Today I want to take on the simple task of redefining religion.
I feel bad for the word, frankly. It’s become such a dirty word, a creepy complex, instant joy kill. Many people (in whose company I much enjoy) prefer to wear the “spiritual not religious” name tag at social gatherings. And I can understand why they want to distance themselves from the trappings of the “r” word. It’s like hoping your abusive x-boy friend will give you everything you’ve ever dreamed of and more.
Many of us have been hurt by organized religion. When religion isn’t meaningful, if the symbols no longer function, it dies. (Thus my entry on Good Friday.) Many of us have already gotten over that heart break and are not about to pick the scab off.
Nietzsche said God was dead. But I want to argue otherwise: Maybe it is the stench of religion that has not yet come out of the tomb. Christianity is dying in America, despite the fact that most people still confess to believe in God or some Higher Power and are still interested in cultivating a meaningful life and putting their gifts of service into practice in the world.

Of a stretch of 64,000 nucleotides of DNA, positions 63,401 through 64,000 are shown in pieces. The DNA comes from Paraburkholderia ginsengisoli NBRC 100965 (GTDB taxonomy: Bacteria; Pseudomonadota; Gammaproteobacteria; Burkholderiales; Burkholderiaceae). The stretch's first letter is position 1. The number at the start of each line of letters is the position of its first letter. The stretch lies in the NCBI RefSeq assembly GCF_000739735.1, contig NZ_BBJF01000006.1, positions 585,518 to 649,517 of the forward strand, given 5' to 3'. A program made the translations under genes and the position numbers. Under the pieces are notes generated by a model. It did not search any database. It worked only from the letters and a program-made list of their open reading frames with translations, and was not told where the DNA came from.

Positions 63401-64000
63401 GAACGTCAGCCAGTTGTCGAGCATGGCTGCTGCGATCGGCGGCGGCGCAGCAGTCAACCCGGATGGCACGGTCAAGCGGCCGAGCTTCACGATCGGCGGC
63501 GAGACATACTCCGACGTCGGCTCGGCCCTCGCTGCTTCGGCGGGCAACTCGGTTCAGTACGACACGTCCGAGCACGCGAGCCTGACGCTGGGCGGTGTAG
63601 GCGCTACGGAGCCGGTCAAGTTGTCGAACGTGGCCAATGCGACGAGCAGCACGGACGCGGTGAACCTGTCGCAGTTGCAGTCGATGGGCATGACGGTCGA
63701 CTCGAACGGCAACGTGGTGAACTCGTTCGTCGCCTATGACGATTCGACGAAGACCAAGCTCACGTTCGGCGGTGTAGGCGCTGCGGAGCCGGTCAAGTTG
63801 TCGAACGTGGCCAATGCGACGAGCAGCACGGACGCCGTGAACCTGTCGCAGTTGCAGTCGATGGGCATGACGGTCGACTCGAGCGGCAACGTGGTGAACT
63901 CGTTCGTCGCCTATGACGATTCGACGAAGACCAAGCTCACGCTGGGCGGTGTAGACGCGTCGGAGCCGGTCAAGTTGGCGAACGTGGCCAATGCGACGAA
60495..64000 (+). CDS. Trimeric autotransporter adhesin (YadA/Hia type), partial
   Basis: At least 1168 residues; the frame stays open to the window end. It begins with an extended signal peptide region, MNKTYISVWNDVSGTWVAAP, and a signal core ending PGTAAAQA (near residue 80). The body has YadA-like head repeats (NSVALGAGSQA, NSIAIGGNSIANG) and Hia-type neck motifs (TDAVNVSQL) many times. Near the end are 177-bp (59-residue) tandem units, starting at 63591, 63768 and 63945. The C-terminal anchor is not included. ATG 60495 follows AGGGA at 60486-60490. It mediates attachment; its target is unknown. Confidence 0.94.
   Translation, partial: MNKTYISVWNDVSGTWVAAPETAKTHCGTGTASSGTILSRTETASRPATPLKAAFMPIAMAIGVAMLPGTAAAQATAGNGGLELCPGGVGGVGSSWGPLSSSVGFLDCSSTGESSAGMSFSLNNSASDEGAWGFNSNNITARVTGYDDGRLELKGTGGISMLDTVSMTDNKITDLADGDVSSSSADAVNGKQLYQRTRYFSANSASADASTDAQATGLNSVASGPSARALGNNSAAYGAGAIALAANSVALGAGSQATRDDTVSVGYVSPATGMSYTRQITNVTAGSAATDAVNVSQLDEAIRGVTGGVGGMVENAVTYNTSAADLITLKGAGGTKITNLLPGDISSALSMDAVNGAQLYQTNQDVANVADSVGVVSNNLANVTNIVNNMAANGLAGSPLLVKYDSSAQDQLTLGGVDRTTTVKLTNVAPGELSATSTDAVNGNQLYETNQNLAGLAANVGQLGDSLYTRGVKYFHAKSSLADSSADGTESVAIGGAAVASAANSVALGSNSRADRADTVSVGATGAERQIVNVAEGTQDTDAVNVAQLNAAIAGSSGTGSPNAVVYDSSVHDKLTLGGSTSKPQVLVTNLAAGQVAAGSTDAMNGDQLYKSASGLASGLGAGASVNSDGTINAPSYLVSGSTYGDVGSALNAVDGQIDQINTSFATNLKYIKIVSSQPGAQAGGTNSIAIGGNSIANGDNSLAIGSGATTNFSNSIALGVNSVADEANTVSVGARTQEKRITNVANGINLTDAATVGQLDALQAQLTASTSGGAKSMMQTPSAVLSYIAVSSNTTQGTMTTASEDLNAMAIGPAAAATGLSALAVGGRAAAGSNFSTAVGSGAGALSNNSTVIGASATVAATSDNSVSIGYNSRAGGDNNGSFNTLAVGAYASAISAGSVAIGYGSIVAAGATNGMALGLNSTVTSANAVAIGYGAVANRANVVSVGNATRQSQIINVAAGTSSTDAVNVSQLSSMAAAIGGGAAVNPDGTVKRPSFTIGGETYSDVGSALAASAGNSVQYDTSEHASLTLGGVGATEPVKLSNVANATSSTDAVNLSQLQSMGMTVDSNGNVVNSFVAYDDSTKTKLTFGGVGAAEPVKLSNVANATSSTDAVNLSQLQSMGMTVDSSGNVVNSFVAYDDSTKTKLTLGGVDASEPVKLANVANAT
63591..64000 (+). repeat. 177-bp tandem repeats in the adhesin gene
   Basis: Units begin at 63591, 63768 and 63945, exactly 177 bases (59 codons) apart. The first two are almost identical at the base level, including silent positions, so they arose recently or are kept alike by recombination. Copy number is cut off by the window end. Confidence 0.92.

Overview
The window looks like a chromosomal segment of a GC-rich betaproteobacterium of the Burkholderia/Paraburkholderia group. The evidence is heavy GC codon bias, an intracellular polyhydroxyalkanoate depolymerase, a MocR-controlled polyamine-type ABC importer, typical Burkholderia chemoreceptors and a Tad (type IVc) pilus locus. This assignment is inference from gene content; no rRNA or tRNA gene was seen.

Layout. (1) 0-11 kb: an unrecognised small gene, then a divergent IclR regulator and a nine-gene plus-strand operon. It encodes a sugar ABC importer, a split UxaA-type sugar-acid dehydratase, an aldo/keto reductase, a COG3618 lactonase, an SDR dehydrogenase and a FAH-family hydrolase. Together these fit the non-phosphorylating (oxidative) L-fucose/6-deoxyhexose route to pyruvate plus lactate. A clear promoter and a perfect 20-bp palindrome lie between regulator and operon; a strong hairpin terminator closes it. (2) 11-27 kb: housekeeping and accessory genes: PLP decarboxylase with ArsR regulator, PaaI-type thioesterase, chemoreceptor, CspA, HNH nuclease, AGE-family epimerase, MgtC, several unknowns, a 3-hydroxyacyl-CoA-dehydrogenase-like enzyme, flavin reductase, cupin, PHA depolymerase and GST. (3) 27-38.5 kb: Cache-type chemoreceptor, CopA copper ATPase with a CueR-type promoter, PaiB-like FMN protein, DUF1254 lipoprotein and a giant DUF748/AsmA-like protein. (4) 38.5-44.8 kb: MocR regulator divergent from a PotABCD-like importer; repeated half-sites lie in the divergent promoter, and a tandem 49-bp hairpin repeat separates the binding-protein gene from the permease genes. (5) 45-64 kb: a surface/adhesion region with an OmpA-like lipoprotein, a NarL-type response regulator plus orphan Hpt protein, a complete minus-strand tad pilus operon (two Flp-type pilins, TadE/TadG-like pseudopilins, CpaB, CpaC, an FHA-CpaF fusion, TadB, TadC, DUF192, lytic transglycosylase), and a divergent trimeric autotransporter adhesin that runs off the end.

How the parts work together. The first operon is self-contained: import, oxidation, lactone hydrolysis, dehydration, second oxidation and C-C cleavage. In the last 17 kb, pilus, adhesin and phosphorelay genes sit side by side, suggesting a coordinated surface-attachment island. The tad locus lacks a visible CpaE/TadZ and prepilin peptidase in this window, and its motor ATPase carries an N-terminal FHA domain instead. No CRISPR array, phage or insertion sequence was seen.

If our daily and weekly practices–whatever they are–have become merely rituals void of transformation–or worse–kept us living in a grave or from making any connection to the numinous (this could include a bad job or a bad relationship), if our lifestyles leave us lifeless and loveless, if guilt and obligation are all we are getting out of it, then maybe God is not dead after all. Maybe She’s just opening a farmer’s market down the road but we much prefer our old couch and our diet of frozen microwavables.
After the pity party, I decided not to buy my religion at Wal-Mart anymore. I didn’t want the easy cheap grace. I wanted something of quality and substance that didn’t make a profit off of abusing people within the organization. So I went local, homegrown, organic.
“The Kingdom of God is Within You.”
–The Gospel of Thomas